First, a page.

3

Virtualization

Complex applications like electronic medical records can be delivered by offloading them into a virtual ecosystem that isolates and secures big data sets for performing big data analytics in the future. There are three major virtualization options: application packages and streaming (the system is deployed to a server and streamed to the endpoint as a package), hosted applications (similar to the previous one, but the app is deployed to a virtual server), and virtual desktops (specific solutions are deployed to virtual desktops with policy-based access, allowing system administrators to make user actions visible and controllable).

4

Data security

 To protect your patient information, consult your vendors or IT teams on dividing data into manageable chunks for gradual transferring, possible network security reconfiguration, or other measures. Major EHR vendors use third-party cloud services to ensure maximum security and compliance: for example, Epic uses AWS, and Meditech collaborates with Google Cloud. Make sure your migration strategy fits your overall data governance and security strategy before initiating the transfer.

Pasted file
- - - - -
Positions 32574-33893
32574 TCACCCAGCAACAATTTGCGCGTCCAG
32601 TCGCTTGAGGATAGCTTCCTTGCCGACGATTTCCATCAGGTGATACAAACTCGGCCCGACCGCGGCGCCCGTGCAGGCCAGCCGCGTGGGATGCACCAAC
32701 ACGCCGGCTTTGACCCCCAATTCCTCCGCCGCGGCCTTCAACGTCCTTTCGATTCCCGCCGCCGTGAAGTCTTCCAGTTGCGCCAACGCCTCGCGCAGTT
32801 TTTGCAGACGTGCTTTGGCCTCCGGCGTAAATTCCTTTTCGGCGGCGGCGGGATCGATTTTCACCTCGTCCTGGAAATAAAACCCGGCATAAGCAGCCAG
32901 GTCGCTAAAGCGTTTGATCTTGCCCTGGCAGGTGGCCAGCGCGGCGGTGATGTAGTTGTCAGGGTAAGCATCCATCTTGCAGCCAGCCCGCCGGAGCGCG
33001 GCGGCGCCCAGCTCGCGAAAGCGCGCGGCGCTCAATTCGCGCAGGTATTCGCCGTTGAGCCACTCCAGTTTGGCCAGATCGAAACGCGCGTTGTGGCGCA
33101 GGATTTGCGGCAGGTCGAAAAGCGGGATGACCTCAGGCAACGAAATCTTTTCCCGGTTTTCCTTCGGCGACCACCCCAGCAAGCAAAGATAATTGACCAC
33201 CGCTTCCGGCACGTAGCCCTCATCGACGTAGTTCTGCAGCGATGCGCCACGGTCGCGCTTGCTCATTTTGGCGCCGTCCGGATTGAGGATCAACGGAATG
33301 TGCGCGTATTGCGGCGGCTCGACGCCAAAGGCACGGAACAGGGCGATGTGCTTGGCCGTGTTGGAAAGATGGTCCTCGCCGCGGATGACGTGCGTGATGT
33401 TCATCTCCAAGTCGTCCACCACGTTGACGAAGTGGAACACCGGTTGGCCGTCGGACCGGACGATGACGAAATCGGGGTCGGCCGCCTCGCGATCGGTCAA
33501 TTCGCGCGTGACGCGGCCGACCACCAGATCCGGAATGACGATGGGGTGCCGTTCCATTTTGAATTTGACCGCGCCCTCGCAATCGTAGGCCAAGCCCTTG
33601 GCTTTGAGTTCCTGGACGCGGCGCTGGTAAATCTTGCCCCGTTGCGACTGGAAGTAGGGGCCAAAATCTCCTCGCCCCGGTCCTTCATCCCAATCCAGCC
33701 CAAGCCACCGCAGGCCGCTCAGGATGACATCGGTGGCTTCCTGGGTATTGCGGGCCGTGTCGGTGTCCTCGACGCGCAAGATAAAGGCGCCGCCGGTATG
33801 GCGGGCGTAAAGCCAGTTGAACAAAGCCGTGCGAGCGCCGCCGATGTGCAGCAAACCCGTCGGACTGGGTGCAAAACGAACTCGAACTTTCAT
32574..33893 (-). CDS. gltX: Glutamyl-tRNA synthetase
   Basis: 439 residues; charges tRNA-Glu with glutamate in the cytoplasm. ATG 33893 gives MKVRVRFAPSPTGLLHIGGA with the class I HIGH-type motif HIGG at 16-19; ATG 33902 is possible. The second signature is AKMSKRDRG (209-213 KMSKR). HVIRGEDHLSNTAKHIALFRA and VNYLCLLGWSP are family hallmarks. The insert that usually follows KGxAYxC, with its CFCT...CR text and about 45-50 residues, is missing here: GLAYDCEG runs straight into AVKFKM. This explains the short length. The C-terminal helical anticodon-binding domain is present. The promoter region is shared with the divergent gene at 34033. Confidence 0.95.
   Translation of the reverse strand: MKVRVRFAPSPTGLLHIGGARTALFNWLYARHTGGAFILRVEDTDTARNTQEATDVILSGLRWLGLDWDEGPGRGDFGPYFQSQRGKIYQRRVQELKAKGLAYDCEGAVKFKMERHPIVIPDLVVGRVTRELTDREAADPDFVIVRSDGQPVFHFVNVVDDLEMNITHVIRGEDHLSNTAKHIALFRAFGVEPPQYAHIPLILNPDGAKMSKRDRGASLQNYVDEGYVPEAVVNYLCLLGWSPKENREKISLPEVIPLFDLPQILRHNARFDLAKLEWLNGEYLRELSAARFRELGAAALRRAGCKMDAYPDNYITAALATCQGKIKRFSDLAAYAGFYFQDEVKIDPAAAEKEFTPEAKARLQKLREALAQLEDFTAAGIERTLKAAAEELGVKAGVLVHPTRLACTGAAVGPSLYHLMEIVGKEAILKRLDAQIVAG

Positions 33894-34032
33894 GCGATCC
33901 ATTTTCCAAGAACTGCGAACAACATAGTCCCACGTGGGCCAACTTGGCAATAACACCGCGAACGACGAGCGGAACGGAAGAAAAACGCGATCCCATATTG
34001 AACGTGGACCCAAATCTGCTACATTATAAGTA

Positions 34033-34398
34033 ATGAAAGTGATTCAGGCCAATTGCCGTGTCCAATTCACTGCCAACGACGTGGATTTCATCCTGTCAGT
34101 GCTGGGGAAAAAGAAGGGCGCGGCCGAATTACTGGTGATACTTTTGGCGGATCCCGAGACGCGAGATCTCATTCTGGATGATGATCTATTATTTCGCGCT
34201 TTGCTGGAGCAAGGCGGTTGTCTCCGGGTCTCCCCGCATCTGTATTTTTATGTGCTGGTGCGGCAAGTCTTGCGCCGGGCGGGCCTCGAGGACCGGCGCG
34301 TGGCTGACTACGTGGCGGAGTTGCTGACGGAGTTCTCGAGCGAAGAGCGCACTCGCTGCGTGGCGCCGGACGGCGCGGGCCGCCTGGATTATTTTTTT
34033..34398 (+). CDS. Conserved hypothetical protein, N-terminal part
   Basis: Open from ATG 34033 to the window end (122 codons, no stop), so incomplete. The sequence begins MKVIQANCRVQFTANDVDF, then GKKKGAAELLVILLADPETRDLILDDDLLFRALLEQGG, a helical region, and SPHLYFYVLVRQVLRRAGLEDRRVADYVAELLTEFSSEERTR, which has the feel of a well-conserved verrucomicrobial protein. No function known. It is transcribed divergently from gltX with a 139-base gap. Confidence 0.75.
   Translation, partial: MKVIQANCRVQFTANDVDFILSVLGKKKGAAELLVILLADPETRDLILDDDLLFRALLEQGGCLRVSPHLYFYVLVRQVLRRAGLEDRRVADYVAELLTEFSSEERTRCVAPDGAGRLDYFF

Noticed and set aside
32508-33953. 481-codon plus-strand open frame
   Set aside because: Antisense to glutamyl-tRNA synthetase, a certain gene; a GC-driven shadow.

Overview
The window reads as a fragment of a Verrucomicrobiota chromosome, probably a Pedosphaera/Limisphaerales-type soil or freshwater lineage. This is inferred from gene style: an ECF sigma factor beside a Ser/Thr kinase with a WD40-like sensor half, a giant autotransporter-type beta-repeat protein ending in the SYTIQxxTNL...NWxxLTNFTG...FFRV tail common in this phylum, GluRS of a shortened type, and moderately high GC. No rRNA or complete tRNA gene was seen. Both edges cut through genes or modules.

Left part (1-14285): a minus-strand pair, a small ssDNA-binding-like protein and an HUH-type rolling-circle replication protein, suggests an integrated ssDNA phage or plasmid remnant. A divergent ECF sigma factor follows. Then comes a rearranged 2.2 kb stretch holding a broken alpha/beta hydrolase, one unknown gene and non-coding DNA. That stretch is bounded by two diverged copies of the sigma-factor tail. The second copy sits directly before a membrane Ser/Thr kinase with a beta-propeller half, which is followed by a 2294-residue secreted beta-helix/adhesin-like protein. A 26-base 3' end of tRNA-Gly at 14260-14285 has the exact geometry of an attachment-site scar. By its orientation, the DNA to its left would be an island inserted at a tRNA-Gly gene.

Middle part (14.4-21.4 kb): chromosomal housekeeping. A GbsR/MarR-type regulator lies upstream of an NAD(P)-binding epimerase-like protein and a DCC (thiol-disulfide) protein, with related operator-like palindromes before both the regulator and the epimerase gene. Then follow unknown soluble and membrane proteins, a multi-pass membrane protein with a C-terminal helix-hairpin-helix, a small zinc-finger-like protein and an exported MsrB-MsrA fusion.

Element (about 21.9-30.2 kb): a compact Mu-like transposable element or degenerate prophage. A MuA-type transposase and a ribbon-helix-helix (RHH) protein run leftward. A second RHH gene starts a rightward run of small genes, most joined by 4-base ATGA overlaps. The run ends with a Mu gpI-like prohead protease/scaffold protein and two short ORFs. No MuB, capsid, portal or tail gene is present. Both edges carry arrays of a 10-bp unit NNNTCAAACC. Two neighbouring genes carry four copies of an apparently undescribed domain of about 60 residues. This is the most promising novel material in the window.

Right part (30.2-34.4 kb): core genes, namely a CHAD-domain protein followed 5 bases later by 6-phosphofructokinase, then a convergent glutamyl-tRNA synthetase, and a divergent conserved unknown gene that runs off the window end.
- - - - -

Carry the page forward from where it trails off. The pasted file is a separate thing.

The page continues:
Cloud-based EHR: 5 real-life examples

There are many examples of healthcare organizations adopting cloud-based systems to enhance their patient care, help personnel with daily tasks, and increase productivity without spending too much time and resources.

Novant Health

Novant Health is a four-state integrated network of hospitals and healthcare clinics with a total of 28,000 employees headquartered in North Carolina, USA. Novant Health has been using the Epic EHR system locally since 2011. At that time, the EHR system often required multiple advancements and changes in the infrastructure. Moving to Epic’s Virtustream Healthcare Cloud platform helped Novant Health save time and free up engineering staff for other projects.

We have to be able to adapt to patient shifts in care. Those open-minded and willing to look at things differently and invest in people differently will be the ones who see the benefits.